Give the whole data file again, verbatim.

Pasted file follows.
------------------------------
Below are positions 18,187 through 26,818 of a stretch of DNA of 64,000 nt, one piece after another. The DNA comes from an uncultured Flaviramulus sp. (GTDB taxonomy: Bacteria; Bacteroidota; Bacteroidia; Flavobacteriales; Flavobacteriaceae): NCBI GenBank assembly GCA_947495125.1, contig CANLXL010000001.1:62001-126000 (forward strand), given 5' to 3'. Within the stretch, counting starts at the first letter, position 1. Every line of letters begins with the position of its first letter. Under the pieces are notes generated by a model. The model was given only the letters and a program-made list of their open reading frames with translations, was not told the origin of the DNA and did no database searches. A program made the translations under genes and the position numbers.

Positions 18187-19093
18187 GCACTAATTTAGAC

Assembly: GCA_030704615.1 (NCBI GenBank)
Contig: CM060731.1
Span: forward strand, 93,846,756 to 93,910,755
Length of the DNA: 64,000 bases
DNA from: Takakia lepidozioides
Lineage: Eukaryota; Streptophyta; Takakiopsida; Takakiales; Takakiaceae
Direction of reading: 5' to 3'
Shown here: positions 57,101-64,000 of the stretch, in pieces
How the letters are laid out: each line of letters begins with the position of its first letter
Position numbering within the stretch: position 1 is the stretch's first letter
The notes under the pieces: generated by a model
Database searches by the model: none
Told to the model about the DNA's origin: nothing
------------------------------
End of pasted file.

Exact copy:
Below are positions 18,187 through 26,818 of a stretch of DNA of 64,000 nt, one piece after another. The DNA comes from an uncultured Flaviramulus sp. (GTDB taxonomy: Bacteria; Bacteroidota; Bacteroidia; Flavobacteriales; Flavobacteriaceae): NCBI GenBank assembly GCA_947495125.1, contig CANLXL010000001.1:62001-126000 (forward strand), given 5' to 3'. Within the stretch, counting starts at the first letter, position 1. Every line of letters begins with the position of its first letter. Under the pieces are notes generated by a model. The model was given only the letters and a program-made list of their open reading frames with translations, was not told the origin of the DNA and did no database searches. A program made the translations under genes and the position numbers.

Positions 18187-19093
18187 GCACTAATTTAGAC

Assembly: GCA_030704615.1 (NCBI GenBank)
Contig: CM060731.1
Span: forward strand, 93,846,756 to 93,910,755
Length of the DNA: 64,000 bases
DNA from: Takakia lepidozioides
Lineage: Eukaryota; Streptophyta; Takakiopsida; Takakiales; Takakiaceae
Direction of reading: 5' to 3'
Shown here: positions 57,101-64,000 of the stretch, in pieces
How the letters are laid out: each line of letters begins with the position of its first letter
Position numbering within the stretch: position 1 is the stretch's first letter
The notes under the pieces: generated by a model
Database searches by the model: none
Told to the model about the DNA's origin: nothing